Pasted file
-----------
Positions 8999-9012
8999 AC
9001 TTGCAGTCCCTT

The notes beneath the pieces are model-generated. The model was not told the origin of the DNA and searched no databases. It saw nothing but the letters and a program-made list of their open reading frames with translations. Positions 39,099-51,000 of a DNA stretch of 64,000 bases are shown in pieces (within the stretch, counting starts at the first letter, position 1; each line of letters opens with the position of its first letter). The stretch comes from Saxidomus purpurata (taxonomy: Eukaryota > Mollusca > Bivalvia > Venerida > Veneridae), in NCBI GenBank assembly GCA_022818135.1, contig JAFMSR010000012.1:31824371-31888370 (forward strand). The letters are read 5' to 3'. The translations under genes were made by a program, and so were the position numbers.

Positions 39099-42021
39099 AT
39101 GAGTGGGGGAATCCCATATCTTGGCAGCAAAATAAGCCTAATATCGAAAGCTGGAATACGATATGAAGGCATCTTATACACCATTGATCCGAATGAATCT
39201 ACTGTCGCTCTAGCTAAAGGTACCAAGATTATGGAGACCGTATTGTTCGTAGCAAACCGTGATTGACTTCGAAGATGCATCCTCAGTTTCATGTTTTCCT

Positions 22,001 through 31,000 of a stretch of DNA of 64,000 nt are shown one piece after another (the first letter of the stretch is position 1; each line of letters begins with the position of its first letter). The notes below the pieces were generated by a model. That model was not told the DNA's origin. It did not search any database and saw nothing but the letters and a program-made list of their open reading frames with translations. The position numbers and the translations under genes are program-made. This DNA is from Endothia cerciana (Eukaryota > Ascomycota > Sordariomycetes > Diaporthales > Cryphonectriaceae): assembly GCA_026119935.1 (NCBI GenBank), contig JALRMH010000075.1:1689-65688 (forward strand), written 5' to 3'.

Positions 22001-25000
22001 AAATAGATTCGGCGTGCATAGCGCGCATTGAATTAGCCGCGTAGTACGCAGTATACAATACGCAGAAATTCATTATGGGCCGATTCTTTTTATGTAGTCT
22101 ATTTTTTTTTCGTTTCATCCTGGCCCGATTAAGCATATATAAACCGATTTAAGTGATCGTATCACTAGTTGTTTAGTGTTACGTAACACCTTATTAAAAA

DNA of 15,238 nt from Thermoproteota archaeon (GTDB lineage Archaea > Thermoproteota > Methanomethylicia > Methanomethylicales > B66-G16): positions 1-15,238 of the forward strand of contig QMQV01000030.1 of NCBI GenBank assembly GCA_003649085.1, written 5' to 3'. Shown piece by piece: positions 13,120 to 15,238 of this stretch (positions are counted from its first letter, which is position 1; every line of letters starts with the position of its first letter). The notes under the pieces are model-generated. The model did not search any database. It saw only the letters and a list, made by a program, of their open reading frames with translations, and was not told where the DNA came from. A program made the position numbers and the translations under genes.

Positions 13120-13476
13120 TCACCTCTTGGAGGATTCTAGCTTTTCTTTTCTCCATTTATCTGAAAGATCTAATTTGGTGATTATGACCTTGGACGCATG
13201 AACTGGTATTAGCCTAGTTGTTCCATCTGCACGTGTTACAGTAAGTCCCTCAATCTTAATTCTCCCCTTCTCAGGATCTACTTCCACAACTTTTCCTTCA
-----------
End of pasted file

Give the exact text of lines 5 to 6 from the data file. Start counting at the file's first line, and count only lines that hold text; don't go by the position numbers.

Positions 39099-42021
39099 AT